This deservedly-lauded noir novel was a pioneer in the use of tarot trumps to designate its chapter sequence. The tarot relates to the carnival fortunetelling that is an eventual talent of the central character–Stan Carlisle, a man who becomes less and less sympathetic with the turn of every page.
At the start of the book, Stan is a rookie magician in a traveling carnival. The story follows his career through a graduation to a high-class entertainment mentalist act, and then into the “spook racket” of Spiritualist religion, in which he fleeces a rich widow and establishes a church. It is as “the Reverend Carlisle” that Stan meets his match as a deceiving manipulator, the psychologist Lillith Ritter. His secret collaboration with Ritter is the acme of Stan’s career, but also the start of his descent into paranoid misery punctuated by dipsomania. The book brings him full circle to be crushed under the wheel of fortune he had ridden to its top. The final chapter is “The Hanged Man.”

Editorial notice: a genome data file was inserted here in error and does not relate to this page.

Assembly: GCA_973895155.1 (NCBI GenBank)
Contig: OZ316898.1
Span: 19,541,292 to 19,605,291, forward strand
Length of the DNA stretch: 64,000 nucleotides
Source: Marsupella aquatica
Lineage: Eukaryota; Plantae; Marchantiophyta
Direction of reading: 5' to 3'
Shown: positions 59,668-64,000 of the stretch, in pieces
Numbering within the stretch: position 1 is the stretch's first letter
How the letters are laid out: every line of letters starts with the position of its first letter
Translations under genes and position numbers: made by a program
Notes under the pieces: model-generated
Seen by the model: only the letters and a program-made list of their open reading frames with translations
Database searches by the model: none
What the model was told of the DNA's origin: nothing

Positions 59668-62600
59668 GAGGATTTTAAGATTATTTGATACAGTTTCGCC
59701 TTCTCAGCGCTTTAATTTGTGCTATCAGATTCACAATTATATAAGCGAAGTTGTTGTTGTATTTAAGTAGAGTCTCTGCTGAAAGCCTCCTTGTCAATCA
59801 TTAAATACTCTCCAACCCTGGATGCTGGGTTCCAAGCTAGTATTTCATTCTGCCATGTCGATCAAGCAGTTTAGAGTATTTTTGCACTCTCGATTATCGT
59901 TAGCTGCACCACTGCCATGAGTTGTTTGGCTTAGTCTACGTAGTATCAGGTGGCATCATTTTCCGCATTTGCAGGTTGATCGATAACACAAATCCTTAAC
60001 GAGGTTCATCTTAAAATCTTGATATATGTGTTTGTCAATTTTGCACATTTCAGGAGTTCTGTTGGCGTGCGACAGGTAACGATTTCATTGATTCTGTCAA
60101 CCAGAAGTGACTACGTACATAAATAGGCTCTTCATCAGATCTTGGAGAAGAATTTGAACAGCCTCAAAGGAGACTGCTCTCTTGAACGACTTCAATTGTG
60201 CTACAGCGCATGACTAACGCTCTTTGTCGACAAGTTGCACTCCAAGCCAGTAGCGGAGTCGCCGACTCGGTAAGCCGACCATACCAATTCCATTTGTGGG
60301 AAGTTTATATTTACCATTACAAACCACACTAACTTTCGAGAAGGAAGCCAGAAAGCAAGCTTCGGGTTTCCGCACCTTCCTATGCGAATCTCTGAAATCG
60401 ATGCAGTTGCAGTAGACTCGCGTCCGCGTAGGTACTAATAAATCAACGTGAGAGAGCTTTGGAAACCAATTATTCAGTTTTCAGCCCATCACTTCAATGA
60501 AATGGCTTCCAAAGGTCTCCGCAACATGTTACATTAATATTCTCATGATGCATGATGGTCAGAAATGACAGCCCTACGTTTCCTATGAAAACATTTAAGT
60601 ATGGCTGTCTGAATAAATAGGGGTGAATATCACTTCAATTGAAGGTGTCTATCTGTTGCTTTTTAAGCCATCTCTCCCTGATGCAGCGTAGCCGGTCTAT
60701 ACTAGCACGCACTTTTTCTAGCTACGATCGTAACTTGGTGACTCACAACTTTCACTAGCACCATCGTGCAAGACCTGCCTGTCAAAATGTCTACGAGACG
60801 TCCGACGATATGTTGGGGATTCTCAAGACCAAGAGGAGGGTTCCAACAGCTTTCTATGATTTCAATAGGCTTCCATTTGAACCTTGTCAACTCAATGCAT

The prose of this novel–Gresham’s first–is lively and full of vivid idiomatic language from mid-twentieth-century America, and it clearly reflects the author’s deep interest in and familiarity with carny culture and religious fraud. (In later years, Gresham would spend a short while as a Scientologist!) It is written in a third-person narrative voice that swings between clinically external observations and stream-of-consciousness interiority, requiring the reader in either case to infer the motives or the circumstances involved. Nightmare Alley offers a perceptive and unflinching observation of the extremes of human power and weakness. [via]